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Sax Burglar Blues

Robert Walton
ISBN-13: 
9781781724088
Publication Date: 
Tuesday, October 31, 2017
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‘Rippled through with uncommon beauty’ – SkyLightRain

​‘Dip into Walton’s jazzed-up version of the world and you will inevitably surface from the pages in a brighter hue.’ – Wales Arts Review

‘The pleasing complexity of jazz mirrors the poet’s vocation to embody, echo and reverberate the complexities of lived experience.’ – The Crunch

 

The poems in Robert Walton’s Sax Burglar Blues range from vivid memories of childhood, such as  ‘Twm Siôn Cati’ where a teacher ‘wiry-haired, fierce-eyed’ brings a fictional villain to life, banging out rhythms with her shoe on the floor of a Cardiff classroom, to memories of a rock‘n’roll influenced youth on the back of the Dusty Springfield night bus, or an archetypal narrative of getting kicked out of a band just before they hit the big time (‘Three Out of Four Original Members’).

Walton is also possessed of (and by) a keen socio-political sensibility, which takes aim via pointed satire, quite literally in the downright fury of ‘Closing Down’ in which the narrator fantasizes pulling a gun on the retail staff who discount all the potential profit away from books (a vision that all of us who retail the word will understand). There is also the surreal lampoon of his canary Joey’s candidacy for the presidency.

But there is further room in this full life for art. There is a lovely poem inspired by a Sisley painting of Langland Bay, Swansea, where the sky is a ‘violet softness between the clouds’.  There is a sharp description of the famously sardonic and iconoclastic Welsh poet John Tripp, with his ‘peregrine eye’.  In the title poem and the marvellous ‘Man with a Double Bass on His Back’ the pleasing complexity of jazz mirrors the poet’s vocation to embody, to echo and reverberate, the complexities of lived experience. There is also a real feeling for the natural world in these poems, as seen in the precise and elegant ‘Ash’ with buds like ‘black jewels clustered on every branch/of its platinum February crown.’  

As befits a poet born and based on the Severn Estuary, his land and townscapes are often damp, misty, watery, and recorded with many subtle variations of blue. There are also pleasingly unlikely totem animals: the career of woodlice, and, seen with a mordant wit, the donkeys in ‘Sanctuaries’ that have ‘cantilevered necks, muzzles scrunched in straw' and a nod to the myth of the man-eating crocodile that infests Bristol Docks. 

But there are also poems about cars, churches and blackberries in in this book, pointing to its refusal to be quite one thing or another, to the artful, expansive range of this not new, but newly revived author.

 

REVIEWS

Review by Clare E. Potter, The Crunch

Thursday, May 31, 2018

The poems in Robert Walton’s Sax Burglar Blues are clever and keenly observed, ranging from vivid memories of youth to pointed satire. In the title poem, the pleasing complexity of jazz mirrors the poet’s vocation to embody, echo and reverberate the complexities of lived experience.

As befits a poet born and based on the Severn Estuary, Walton’s land and townscapes are often damp, misty, watery, and recorded with many subtle variations of blue. There are also pleasingly unlikely totem animals, a nod to the mythical man-eating crocodile that infests Bristol Docks, and the surreal lampoon of a canary’s presidential candidacy. Artful and expansive, this is a stunning collection from a newly-revived author.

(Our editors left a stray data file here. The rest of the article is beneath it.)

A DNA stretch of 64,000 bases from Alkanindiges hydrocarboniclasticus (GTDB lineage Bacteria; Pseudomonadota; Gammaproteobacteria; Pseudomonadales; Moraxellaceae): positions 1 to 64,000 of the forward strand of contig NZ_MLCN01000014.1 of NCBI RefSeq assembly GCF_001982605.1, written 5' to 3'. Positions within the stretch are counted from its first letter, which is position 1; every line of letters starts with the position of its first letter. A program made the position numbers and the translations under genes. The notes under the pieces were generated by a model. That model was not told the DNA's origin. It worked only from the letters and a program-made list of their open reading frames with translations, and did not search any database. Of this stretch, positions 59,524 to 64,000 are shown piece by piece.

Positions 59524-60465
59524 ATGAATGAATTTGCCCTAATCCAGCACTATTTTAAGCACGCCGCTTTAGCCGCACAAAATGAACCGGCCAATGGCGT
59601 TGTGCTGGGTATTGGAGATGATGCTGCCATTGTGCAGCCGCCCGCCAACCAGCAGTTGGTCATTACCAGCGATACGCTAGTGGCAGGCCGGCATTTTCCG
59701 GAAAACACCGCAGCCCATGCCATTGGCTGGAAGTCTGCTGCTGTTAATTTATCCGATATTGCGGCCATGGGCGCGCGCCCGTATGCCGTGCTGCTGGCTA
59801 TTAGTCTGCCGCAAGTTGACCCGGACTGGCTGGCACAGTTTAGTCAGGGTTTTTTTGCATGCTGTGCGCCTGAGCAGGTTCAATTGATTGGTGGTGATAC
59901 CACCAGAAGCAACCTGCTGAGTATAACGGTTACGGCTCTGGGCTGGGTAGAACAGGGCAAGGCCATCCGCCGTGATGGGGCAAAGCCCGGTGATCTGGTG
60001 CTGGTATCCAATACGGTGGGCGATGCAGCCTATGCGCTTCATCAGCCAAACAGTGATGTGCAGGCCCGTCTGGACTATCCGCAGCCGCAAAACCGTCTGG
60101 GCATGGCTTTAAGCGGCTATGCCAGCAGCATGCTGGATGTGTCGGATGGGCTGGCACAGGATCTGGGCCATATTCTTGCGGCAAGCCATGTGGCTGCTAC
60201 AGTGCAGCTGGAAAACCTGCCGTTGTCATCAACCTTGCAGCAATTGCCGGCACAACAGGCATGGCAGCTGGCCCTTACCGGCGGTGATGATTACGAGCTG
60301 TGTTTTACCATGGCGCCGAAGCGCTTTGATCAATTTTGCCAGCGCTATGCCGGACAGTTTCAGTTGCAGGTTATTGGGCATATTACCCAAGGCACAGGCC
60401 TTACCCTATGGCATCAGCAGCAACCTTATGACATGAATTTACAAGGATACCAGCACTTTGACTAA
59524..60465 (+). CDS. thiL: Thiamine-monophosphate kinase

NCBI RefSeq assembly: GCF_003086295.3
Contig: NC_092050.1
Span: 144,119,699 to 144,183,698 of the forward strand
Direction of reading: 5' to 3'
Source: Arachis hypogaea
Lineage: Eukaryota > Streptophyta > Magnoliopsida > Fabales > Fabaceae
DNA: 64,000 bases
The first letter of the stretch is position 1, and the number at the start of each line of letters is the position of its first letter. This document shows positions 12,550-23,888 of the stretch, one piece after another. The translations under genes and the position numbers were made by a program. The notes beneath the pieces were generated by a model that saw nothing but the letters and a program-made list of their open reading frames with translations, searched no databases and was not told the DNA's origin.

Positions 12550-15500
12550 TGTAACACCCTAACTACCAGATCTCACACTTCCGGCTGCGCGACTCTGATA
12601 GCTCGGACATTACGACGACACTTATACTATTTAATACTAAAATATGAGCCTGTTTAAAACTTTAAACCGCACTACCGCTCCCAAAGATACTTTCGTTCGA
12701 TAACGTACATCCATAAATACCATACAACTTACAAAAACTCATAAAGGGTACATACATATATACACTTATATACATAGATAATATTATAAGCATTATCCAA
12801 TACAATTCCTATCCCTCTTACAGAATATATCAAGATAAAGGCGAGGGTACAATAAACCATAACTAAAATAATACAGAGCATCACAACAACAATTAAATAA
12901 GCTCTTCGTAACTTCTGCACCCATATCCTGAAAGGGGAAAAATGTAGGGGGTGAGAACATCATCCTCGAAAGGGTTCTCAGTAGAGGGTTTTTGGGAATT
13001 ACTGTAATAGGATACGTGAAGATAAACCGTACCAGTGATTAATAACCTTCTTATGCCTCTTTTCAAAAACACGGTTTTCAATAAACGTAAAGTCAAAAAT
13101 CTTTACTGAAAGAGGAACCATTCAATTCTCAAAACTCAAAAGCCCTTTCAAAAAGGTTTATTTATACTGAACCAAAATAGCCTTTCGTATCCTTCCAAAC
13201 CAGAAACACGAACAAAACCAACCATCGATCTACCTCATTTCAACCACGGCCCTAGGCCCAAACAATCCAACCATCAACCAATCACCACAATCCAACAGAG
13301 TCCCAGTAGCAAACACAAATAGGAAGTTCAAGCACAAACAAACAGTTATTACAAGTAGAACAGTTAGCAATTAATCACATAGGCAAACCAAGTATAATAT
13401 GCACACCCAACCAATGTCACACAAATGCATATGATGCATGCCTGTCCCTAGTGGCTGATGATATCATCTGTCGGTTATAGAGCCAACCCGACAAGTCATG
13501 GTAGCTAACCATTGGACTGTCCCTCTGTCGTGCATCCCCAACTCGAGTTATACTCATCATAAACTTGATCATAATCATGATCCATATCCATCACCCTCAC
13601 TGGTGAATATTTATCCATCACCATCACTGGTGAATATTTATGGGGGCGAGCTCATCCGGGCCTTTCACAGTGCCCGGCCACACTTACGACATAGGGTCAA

Review by Sophie Baggott, Wales Arts Review

Wednesday, February 21, 2018

Robert Walton’s new poetry collection, Sax Burglar Blues, is a terrifically exotic embodiment of his multi-multi-multimedia background. With a writing career behind him that spans work with artists across dance, film, music, storytelling and installation, his poems have timbres and optics that are at times sensational.

The poetry bops between the most intimate of memories and run-of-the-mill happenings; both can be shaped into magical scenes. Walton enlivens everyday moments with fantastical qualities. The collection opens with a musician plodding his way through rush hour, but in Walton’s eyes this is an enormous beetle – a “thorax-swinging jazz scarab” who is imagined into an underworld plot that totally belies the ordinariness of the episode.

Walton’s most beautiful poem, ‘Greenland’, traces what initially seems to be an impression of a frozen, bleached landscape: “This bolt of satin… Look for a vein of blue, you’ll never find it.” As the poem develops, it becomes painfully clear that he is writing of something else – a throbbing, tender recollection of an altogether different absence of colour. (To reveal the twist would, of course, ruin it.)

The vocabulary can tend towards the outlandish – read: alienating – end of the lexical spectrum, which sometimes lends an inaccessible element to reading Walton’s poetry. Without a dictionary to hand, that is. Does anyone really know the meaning of coleoptera, pizzicatos, or carapacial? These words all arise in the very first poem.

This is a minor criticism of a spectacular selection of poems, however. Walton truly beautifies what he sees. His work is a sosban of senses, spilling over with the sounds and sights of rural Wales. To pick out a few phrases: “dazzling tinfoil day”, “horizons aslant”, “scud of clouds”, “scramble of plosives” each add visceral details to various poems.

Colour, too, is sloshed across the pages. The palette varies in its potency: in ‘Cyfri’r Geifr (Counting the Goats)’ it is clichéed: the goats are “whiter than snow … blacker than a witch’s cauldron … redder than a dragon’s blood”. Set in a classroom, the poem’s imagery is bound to be unsophisticated. Elsewhere, in ‘Making a Herringbone Harris Tweed Garment’, colour is used to stunning effect. Describing the yarn woven into the material, the poet conjures up dyes drawn from nature’s pigments. Each verse multiplies the number of colours involved, so that by the end we have: